2021 Week 10 | Power BI: Violin Plot Custom Visual

Introduction

Thanks for joining us for Week 10 of Workout Wednesday – Power BI Edition.  This week our challenge is to use the Violin Plot custom visual. There are no dependencies on prior weeks for this workout, so feel free to jump right in. 

Custom visuals are additional visuals created by Microsoft and Microsoft partners to extend the capabilities of a Power BI report. They can be added to a report by importing the visual from AppSource or by uploading the .pbiviz file. 

Please note that some Power BI tenants may be set to block the use of custom visuals, or they may only allow certified custom visuals. The Violin Plot is a certified custom visual. If you have trouble adding the visual from AppSource, you can download the .pbiviz file from Bitbucket (choose the file named violinPlot.1.3.0.4.pbiviz).

Violin plots are useful for showing both distribution and density of data. While violin plots typically combine a kernel density plot with a box plot, the Power BI custom visual offers a barcode (strip) plot and a column (range) plot as alternatives. We are going to use a violin plot to visualize average temperature in Denver, Colorado by month in 2020.

Requirements

  • We are using a new dataset this week. Please download the starter Power BI file here.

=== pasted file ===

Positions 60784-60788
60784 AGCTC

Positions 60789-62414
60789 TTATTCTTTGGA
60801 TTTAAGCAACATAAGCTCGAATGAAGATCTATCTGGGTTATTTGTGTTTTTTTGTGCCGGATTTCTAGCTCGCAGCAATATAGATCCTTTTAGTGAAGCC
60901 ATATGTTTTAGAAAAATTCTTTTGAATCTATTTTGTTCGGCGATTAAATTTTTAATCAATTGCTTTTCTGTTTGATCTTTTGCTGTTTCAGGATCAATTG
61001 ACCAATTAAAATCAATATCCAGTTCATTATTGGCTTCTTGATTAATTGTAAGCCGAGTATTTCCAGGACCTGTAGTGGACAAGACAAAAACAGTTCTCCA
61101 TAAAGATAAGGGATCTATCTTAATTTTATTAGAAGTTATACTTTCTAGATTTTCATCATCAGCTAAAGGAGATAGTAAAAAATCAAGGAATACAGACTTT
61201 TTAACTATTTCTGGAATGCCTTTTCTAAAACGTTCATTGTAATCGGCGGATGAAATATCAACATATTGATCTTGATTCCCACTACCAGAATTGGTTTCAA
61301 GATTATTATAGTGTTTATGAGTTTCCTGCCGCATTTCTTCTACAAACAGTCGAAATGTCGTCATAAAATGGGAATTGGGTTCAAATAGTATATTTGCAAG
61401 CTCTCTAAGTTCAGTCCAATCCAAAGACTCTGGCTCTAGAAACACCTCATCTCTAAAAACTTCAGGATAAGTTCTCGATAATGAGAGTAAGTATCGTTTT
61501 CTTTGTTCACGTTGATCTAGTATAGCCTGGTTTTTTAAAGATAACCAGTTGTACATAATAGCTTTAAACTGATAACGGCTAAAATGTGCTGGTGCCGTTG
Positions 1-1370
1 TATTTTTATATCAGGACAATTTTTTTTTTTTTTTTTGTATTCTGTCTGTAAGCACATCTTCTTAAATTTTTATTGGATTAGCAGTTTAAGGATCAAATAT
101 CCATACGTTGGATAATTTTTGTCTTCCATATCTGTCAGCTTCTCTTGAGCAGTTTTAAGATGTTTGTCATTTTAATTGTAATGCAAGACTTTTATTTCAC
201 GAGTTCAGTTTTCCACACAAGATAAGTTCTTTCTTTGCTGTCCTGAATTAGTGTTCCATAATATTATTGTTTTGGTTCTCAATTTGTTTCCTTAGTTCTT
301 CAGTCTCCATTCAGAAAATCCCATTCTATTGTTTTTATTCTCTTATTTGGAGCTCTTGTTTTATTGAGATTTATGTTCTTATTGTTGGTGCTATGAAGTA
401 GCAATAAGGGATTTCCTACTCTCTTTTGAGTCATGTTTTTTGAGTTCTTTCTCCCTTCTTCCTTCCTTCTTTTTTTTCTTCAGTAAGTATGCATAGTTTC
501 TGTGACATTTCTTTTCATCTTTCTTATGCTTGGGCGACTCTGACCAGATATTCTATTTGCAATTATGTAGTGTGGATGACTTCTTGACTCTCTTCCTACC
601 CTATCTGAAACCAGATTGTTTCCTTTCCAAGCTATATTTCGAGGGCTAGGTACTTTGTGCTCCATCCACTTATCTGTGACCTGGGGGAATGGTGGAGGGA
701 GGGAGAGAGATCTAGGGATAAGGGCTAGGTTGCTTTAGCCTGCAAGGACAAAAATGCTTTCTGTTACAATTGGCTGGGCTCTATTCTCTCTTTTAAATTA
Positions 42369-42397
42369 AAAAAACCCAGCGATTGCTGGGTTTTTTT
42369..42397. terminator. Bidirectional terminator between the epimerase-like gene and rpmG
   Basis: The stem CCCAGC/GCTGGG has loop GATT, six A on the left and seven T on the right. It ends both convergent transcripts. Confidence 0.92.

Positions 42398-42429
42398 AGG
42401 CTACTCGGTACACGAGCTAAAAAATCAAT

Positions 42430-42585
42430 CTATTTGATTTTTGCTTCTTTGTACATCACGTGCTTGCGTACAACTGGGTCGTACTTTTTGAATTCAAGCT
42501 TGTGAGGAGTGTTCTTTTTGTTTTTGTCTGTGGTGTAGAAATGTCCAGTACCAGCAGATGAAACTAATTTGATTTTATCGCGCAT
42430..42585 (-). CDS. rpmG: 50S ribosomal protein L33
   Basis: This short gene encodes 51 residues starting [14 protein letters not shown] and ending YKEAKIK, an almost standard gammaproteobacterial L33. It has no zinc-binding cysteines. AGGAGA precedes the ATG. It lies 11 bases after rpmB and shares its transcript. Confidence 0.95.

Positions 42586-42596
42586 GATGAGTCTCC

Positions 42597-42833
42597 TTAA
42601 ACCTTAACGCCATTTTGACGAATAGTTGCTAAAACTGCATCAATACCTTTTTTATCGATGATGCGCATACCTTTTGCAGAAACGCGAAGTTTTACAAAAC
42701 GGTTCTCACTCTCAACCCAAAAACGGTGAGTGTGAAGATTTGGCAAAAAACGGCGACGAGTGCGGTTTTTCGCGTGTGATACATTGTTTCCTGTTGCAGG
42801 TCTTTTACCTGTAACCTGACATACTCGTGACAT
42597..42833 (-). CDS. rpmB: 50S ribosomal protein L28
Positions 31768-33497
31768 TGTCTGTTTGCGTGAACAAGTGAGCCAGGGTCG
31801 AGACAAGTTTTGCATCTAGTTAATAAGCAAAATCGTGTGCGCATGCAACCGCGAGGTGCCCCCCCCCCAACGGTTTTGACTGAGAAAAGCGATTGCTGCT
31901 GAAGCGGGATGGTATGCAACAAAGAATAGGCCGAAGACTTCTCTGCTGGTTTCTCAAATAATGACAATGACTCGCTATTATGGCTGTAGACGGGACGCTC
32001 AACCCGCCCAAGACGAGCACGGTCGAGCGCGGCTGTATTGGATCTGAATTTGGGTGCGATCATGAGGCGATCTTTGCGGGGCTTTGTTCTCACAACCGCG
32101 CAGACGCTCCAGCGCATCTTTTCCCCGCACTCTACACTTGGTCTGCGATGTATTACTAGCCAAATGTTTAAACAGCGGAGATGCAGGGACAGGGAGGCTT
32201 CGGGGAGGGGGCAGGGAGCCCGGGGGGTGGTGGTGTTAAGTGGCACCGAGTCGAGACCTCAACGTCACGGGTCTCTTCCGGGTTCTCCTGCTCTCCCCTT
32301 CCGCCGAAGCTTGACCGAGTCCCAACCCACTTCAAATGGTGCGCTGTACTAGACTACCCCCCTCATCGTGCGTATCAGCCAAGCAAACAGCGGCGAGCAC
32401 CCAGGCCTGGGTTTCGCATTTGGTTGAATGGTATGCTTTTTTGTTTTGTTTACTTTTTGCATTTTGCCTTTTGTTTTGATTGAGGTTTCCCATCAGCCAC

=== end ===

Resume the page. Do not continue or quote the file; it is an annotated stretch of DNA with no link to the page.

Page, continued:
• Create a violin plot that displays average temperature grouped by month name. The average temperature value is provided in both Fahrenheit (the field named Avg Temp F) and Celsius (the field named Avg Temp C). You can use either field according to your preference. The example and solution video use the Avg Temp F field. 
  • Use the barcode (strip) plot to show the individual temperature values. 
  • Use the Epanechnikov (default) kernel and a high sampling resolution for the violin shape. 
  • Show lines in the plot for the first and third quartiles and the median.
  • Use a text size of at least 12 points for the x-axis and y-axis labels.
  • Format the tooltip so that the measures display as integers (show zero decimal places). 
  • Title the chart “2020 Daily Average Temperatures in Denver, Colorado”
  • You may choose your own colors, but you must ensure that you have a color contrast ratio of 3:1 between the bars for the individual data points and the kernel density background, between the reference lines for the quartiles and median and the kernel density background, and between the individual data points and the reference lines for the quartiles and median. The WebAIM Contrast Checker or Colour Contrast Analyser may be helpful for this requirement. 
  • Identify the months with the highest and lowest standard deviation.

Dataset

This week’s dataset uses temperature data from the NOAA’s Denver/Boulder Weather Forecast Office. It contains one row of data per date in the year 2020. 

We’ve already created the model for you. All you need to do is download the Power BI desktop file and start building visuals! 

When you open the file, you may notice that there is a second report page containing resources. Please take a look for details on the source data as well as how to import custom visuals and use the Violin Plot visual. 

Share

After you finish your workout, share on Twitter using the hashtags #WOW2021 and #PowerBI, and tag @JSBaucke@MMarie, @shan_gsd and @dataveld. Also make sure to fill out the Submission Tracker so that we can count you as a participant this week in order to track our participation throughout the year. 

Solution

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